In 1998, big tobacco companies settled a landmark lawsuit and agreed to pay states $246 billion over 25 years for smoking prevention efforts. Fourteen years later – with smoking still the country’s leading cause of preventable death – most states use only a fraction of the money for its intended purpose.
An annual report found that less than 2 percent of the $25.7 billion collected by states this year from the tobacco settlement and tobacco taxes will be spent on prevention and cessation programs, including those for kids. Only two states – Alaska and North Dakota – met the U.S. Centers for Disease Control and Prevention standards on funding for the issue, which are based on population among other factors.
“We know the problem, we know the solution, we know the public supports this – our policymakers are not listening, and it’s costing us taxpayer dollars,” said Danny McGoldrick, vice president of research at the Campaign for Tobacco-Free Kids, one advocacy group behind the report.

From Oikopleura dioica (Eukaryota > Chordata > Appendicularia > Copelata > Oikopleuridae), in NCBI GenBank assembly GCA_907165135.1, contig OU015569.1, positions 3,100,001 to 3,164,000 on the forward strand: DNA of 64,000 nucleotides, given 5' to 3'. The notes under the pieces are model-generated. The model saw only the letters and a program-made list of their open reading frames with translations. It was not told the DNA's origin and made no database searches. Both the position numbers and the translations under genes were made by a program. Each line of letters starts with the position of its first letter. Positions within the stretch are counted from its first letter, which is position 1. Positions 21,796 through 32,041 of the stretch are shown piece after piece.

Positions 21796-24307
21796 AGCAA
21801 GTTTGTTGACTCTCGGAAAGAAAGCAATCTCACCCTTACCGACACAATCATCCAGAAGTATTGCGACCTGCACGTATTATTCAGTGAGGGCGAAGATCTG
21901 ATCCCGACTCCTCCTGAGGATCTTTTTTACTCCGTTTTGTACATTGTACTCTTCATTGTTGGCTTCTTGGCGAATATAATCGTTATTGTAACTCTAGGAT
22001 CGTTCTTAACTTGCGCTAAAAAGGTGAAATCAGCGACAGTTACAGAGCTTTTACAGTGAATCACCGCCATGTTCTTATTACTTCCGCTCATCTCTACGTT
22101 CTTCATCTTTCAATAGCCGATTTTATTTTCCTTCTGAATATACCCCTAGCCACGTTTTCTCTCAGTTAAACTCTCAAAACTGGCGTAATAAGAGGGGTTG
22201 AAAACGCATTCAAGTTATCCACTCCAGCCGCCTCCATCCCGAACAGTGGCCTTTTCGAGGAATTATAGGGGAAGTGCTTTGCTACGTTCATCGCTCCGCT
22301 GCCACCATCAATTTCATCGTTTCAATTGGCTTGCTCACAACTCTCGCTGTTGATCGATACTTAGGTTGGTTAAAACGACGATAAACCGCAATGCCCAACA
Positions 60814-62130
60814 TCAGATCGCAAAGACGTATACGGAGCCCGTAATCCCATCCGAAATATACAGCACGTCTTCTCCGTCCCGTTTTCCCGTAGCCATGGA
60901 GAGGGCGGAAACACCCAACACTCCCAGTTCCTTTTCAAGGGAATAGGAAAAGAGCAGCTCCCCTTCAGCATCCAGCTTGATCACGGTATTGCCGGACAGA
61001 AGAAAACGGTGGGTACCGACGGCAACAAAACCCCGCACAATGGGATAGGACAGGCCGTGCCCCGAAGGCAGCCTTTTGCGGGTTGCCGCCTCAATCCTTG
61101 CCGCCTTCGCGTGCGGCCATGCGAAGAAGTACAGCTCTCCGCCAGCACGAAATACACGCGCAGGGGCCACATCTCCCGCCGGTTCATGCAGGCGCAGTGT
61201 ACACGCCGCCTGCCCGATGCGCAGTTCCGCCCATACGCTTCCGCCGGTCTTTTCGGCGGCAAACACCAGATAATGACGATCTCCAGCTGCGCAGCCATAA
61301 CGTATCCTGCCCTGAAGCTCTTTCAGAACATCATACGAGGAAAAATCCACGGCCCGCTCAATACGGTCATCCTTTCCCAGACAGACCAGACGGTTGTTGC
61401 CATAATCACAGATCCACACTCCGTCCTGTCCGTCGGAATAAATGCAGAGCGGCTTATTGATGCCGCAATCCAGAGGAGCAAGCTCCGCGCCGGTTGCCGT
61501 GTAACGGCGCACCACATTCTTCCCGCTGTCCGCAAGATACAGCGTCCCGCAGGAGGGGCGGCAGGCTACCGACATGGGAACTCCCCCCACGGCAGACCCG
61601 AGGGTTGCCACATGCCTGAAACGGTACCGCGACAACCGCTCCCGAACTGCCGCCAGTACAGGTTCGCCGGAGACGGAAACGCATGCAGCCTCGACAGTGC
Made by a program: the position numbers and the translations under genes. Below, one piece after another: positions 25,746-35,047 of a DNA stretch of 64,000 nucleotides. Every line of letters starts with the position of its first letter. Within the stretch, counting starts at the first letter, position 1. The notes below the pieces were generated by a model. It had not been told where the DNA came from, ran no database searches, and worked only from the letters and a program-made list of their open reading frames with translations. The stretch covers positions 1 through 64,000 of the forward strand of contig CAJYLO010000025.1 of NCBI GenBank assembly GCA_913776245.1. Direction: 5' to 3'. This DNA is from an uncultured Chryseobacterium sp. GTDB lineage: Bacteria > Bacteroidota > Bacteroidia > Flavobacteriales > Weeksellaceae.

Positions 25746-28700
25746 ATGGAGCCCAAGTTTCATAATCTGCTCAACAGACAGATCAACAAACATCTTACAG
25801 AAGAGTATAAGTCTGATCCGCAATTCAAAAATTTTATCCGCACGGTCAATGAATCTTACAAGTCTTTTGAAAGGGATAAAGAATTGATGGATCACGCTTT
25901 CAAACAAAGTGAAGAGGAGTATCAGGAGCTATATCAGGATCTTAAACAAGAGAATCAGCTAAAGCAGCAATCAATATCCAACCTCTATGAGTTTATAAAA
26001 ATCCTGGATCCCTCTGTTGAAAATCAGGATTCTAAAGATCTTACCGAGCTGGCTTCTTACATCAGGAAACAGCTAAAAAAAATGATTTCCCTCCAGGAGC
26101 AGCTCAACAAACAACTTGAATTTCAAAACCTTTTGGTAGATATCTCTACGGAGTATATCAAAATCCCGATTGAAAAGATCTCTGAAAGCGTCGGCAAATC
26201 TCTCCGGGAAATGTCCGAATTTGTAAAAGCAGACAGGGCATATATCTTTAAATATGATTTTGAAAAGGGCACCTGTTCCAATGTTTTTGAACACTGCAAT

McGoldrick said state governments were using money allotted for tobacco cessation to balance budgets or fund other issues at the expense of a costly public health problem. That comes even though studies have shown that prevention campaigns can pay off. According to a December 2011 study in the American Journal of Public Health, Washington state saved more than $5 in health care costs for every $1 spent on tobacco prevention between 2000 and 2009.
While more than 30 states have implemented initiatives such as smoke-free workplaces and restaurants, others, including North Carolina, Maryland and Maine, significantly cut what the report called effective tobacco prevention programs in recent years.
“States are pleading poverty, but that’s not an excuse here,” McGoldrick said. “This makes sense from a cost standpoint too.”